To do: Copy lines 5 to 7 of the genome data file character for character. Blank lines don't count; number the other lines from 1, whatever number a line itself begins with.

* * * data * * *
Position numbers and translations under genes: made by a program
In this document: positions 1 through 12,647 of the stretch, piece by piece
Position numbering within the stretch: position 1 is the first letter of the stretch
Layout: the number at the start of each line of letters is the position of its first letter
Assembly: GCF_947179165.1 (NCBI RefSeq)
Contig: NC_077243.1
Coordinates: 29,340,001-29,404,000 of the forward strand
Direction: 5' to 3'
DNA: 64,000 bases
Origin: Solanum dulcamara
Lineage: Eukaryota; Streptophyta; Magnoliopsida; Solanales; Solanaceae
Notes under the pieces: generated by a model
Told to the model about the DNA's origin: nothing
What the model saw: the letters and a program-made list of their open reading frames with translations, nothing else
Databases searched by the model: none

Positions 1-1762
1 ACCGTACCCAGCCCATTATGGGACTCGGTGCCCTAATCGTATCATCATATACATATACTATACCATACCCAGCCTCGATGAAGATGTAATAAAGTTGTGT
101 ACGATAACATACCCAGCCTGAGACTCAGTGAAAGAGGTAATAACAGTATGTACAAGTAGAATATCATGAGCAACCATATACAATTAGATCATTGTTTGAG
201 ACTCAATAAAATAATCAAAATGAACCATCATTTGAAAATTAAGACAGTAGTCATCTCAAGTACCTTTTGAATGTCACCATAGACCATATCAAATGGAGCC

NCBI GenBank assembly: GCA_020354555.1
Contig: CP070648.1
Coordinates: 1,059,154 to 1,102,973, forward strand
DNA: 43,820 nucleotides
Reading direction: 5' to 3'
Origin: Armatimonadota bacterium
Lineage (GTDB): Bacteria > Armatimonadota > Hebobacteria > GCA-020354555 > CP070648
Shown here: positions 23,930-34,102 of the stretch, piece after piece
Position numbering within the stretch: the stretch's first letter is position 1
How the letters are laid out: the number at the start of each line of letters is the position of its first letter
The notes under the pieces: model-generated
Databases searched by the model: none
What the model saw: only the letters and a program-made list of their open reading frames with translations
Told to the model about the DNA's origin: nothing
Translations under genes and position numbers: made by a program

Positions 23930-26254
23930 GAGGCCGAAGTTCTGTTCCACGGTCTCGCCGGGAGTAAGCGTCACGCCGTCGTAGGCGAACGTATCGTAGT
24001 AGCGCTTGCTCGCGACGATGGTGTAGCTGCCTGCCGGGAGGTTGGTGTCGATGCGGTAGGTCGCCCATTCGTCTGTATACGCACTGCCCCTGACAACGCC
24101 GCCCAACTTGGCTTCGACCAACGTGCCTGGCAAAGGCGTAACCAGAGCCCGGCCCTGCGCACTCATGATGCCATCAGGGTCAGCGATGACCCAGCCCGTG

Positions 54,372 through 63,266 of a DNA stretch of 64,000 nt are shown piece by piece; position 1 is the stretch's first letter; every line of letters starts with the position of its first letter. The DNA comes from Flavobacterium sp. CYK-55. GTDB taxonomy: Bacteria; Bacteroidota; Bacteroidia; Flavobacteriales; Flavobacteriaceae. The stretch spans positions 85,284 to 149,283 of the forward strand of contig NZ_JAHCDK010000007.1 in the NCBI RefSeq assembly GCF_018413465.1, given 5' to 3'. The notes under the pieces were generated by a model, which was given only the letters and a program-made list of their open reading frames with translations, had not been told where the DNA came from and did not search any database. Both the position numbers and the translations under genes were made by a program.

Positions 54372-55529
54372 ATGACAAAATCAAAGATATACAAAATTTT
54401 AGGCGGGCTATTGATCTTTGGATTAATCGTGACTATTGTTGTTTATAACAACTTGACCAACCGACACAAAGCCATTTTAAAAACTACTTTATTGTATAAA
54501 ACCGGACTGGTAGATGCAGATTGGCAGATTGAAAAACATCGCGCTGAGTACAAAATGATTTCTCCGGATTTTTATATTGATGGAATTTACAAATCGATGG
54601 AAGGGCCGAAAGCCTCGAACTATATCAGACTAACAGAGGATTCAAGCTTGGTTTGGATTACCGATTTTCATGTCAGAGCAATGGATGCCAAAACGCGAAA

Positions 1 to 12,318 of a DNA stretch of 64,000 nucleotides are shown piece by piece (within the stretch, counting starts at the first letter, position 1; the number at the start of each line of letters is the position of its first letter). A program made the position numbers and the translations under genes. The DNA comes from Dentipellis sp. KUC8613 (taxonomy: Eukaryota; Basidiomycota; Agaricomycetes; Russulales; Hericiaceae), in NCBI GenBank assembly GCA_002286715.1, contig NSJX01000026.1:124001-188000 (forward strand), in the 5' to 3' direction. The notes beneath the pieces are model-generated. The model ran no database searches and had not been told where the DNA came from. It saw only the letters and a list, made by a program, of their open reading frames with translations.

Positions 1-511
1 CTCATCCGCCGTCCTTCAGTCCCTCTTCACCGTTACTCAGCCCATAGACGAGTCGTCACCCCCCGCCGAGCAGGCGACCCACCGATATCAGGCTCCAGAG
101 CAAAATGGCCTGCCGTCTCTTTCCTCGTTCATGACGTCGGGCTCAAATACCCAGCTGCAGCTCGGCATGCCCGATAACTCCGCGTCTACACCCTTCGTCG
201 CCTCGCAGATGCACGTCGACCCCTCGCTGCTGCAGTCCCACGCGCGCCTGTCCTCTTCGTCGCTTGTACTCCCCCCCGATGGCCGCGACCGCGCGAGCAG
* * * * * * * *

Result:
Assembly: GCF_947179165.1 (NCBI RefSeq)
Contig: NC_077243.1
Coordinates: 29,340,001-29,404,000 of the forward strand